I don’t think I have anything to worry about in regards to my fitness, but there is always a chance that my body won’t be able to take the strain. I’ve read stories of marathon favorites having to drop out because of one type of body failure or another. While I know it is unlikely but it is still a possibility and it is lingering in my mind. Hopefully once the rest of the crew arrives it will be blocked back out of my mind and I’ll forget about it until after the race when we are sitting around drinking cold Yuenglings and eating big bowls of Irish stew.

Thursday, March 15, 2007

Training recap ramble

WARNING: This post will babble on probably incoherently at times and will likely be very boring to read. Proceed with caution.

As the last few days before my marathon have been winding down, I’ve bee trying to assess the last few months of training, both physically and mentally. I basically decided back on October 29th while I watched my friend Cole run the Marine Corp Marathon that I wanted to run one as well and soon after that I had decided on the Shamrockfest and began my training.

I started off with a bang, and went through a number of highs and lows with my consistency in training and overall motivation and now the time has come to see where it has gotten me. Sunday is the day; my mind is already there even though physically there are a few days left. I think I’m ready for it and can’t wait to get going; some people don’t even blink an eye when it comes to a marathon, but right now in my mind, this is one of the biggest and toughest goals I have ever set for myself.

The first run of my training program back on October 30th was supposed to be a quick easy 2 mile run. I knew I was in better shape then that and would go out and run 4 miles on average normally so I started off with a 5 miler. I went through the rest of the week completing slightly more mileage then the program called for on each run. The first Saturday of the program was supposed to be a quick 4 mile run but my over ambitious self wanted to get out and see what I could do. 12 miles later I was hobbling another mile back to my apartment to rest away my Saturday afternoon.

The entire first month of my training went similar to this though I did not continue running myself to my limit on the weekends after the cold walk home the first weekend. Around the holidays my training and motivation began to slack a bit, understandably before I picked things back up for a bit. A few weeks of traveling and heavy biking in late January and early February sidelined my training for a bit again before I picked things back up in mid to late February for my build up to my longest pre-rave runs of 18 and 20 miles. Both of those runs fell just short of the intended mileage, though due to my poor preparation this does not worry me too much for race day.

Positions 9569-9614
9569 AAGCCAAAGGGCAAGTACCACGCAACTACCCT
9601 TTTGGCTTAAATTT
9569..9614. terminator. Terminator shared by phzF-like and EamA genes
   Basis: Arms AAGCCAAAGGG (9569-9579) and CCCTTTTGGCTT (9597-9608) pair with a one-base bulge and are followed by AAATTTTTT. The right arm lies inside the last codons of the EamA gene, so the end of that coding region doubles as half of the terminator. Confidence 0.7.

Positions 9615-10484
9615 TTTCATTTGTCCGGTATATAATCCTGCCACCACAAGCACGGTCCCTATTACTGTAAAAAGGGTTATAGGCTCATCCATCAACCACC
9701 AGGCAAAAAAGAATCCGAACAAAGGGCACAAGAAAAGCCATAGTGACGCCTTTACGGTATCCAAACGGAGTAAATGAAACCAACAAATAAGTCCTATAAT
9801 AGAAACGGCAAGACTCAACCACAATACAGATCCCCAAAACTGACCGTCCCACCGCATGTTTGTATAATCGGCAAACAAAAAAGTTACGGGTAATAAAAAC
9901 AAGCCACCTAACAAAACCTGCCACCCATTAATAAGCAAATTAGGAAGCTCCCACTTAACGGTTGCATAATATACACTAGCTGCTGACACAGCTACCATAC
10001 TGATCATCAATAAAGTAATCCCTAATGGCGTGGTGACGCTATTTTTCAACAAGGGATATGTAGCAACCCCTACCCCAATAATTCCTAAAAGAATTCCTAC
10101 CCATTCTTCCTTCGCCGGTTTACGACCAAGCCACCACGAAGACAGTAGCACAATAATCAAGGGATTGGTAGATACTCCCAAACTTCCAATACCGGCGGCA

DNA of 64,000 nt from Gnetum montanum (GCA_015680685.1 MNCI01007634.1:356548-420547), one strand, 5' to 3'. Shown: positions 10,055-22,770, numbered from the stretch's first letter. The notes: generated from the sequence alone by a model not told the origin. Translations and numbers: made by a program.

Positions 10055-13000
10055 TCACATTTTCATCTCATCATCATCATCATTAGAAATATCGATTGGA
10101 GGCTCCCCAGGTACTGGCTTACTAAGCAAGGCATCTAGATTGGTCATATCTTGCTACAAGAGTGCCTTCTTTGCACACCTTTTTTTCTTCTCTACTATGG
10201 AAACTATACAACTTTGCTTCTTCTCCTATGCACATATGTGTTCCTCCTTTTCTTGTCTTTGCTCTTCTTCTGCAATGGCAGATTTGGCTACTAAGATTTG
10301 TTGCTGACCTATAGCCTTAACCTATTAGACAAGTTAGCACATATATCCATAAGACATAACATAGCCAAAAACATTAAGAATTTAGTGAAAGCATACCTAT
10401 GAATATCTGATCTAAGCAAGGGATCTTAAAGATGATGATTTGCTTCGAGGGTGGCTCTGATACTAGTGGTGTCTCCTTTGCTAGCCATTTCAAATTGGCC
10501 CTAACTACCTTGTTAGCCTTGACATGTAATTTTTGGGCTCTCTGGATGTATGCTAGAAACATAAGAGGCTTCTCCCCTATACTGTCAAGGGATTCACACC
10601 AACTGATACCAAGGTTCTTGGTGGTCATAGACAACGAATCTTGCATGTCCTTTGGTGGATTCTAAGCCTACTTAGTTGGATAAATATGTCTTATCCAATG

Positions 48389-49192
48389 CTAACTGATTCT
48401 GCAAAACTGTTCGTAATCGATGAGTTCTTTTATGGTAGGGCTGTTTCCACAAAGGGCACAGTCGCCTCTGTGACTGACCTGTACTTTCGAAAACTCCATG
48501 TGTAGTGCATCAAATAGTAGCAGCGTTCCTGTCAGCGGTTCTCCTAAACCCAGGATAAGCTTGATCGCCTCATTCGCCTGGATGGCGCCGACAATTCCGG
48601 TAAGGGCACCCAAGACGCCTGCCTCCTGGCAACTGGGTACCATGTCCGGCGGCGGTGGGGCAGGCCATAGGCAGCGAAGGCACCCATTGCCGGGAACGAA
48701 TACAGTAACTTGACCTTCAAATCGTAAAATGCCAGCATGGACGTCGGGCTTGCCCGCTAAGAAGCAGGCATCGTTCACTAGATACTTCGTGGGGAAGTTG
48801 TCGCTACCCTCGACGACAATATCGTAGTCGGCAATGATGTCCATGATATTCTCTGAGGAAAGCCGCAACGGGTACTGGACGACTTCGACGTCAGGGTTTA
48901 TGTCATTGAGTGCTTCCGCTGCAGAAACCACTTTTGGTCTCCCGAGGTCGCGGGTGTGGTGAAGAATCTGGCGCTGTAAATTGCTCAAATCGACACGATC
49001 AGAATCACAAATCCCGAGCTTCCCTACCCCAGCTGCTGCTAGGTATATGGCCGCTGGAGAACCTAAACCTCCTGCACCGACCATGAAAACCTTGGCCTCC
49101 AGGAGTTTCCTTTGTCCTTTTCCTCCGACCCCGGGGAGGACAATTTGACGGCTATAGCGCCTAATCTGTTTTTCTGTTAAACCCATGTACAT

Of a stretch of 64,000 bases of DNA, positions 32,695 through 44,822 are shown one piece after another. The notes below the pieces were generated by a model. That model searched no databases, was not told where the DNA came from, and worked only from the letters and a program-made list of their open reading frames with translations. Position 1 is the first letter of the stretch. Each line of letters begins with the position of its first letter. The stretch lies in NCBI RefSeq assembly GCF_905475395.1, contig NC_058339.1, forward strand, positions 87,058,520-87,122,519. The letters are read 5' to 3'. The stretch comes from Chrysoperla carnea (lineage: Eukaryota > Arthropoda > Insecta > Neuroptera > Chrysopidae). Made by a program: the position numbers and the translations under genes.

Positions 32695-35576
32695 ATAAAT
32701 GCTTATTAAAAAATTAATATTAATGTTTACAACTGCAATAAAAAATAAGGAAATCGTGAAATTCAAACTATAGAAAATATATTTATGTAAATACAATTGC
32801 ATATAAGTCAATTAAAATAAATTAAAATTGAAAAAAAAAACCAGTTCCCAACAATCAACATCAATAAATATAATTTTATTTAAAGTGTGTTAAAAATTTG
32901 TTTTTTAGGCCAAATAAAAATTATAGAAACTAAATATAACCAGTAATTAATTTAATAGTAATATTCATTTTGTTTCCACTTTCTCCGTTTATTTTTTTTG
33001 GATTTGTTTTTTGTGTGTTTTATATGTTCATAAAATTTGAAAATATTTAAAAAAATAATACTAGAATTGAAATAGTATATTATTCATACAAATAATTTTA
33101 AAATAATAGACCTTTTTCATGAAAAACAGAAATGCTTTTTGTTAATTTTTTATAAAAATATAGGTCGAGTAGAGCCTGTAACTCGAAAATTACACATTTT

Overall, I would say I’m not terribly surprised by the way my training went for this race; I tend to start off with a bang and fizzle when I get excited about things like this and I certainly couldn’t have kept up my early enthusiasm throughout my training. One of the most helpful things I could have had would have been a training partner though for the times when motivation was low and the only thing I had to rely on was my own inner voice telling me to get up and go. I think a bit shorter and more intense training program would also have served me well with less time to keep up the enthusiasm and a more structured and prominent program which I would be more likely to adhere strictly to for the shorter time period.

I think I proved to myself that my base level fitness is high enough that the early easy training is relatively unnecessary for me and that without even changing the program I followed I could cut off the first half of the training entirely and just keep up my typical activities for that time period. To begin with this would probably be a much better option then the strung out program which I followed this time around. I think when training for my next event, whether that is a cycling race, a road race or a triathlon, I think the general lessons I’ve learned from this experience will transfer well into my next program.

I think that mentally the shorter training program would be huge; four and a half months is a long time to stay focused and motivated on a single goal, especially as my team is preparing for the season and spring outdoor activities are starting back up full steam. While it is possible and beneficial to do a number of cross training activities, the majority of the training needs to be in the specific area of whatever I’ll be training for so the shorter program will require less time in activity specific training.